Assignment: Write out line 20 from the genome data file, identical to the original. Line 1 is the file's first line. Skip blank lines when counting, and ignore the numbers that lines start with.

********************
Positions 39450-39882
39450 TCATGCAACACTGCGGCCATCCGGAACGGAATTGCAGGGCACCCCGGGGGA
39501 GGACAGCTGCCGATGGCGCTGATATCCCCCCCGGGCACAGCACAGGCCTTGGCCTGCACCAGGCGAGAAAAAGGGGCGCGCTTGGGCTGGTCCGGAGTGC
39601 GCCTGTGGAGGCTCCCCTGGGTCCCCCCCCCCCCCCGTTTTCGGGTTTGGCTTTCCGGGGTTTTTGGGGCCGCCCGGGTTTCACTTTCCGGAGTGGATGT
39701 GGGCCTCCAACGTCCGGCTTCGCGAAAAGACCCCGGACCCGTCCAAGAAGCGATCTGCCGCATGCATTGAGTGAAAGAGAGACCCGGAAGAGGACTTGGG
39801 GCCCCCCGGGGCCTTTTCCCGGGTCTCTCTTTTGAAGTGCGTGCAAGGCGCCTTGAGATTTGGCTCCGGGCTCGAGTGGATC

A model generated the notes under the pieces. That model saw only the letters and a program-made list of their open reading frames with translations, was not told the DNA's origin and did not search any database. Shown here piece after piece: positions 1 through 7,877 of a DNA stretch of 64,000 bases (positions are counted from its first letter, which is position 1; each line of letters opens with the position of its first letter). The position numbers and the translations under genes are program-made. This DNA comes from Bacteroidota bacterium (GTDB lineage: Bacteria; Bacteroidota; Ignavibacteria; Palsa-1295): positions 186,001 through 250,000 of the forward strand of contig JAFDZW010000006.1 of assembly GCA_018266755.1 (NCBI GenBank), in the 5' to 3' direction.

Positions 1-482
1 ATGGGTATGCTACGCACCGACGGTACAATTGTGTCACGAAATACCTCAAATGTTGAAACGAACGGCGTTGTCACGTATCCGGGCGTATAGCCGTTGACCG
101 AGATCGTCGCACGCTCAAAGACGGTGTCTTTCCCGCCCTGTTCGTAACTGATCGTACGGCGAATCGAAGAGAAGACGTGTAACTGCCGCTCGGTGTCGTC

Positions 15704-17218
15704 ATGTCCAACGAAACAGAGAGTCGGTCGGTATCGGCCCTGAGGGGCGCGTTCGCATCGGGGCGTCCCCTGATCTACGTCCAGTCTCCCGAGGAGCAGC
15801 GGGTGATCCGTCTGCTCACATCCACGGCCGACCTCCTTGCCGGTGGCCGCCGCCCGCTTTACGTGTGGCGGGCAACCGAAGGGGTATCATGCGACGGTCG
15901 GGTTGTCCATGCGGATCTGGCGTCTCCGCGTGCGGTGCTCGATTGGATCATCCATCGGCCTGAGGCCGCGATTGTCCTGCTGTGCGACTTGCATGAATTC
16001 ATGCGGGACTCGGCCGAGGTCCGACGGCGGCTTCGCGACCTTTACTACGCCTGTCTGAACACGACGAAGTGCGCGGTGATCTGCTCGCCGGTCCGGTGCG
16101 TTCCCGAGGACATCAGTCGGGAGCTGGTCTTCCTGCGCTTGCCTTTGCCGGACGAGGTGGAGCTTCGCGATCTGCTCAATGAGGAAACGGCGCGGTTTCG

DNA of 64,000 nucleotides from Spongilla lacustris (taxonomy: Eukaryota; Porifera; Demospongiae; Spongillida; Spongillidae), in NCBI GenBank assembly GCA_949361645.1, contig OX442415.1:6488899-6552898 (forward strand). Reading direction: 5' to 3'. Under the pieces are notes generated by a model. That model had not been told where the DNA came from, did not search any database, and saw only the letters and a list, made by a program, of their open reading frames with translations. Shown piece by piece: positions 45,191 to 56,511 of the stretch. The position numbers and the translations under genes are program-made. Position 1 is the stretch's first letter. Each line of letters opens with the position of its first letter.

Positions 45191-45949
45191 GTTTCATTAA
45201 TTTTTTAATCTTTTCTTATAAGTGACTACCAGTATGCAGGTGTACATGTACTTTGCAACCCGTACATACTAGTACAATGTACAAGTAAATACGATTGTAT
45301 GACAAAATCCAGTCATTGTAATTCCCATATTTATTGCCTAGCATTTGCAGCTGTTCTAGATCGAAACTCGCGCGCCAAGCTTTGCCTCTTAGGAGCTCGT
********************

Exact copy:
45201 TTTTTTAATCTTTTCTTATAAGTGACTACCAGTATGCAGGTGTACATGTACTTTGCAACCCGTACATACTAGTACAATGTACAAGTAAATACGATTGTAT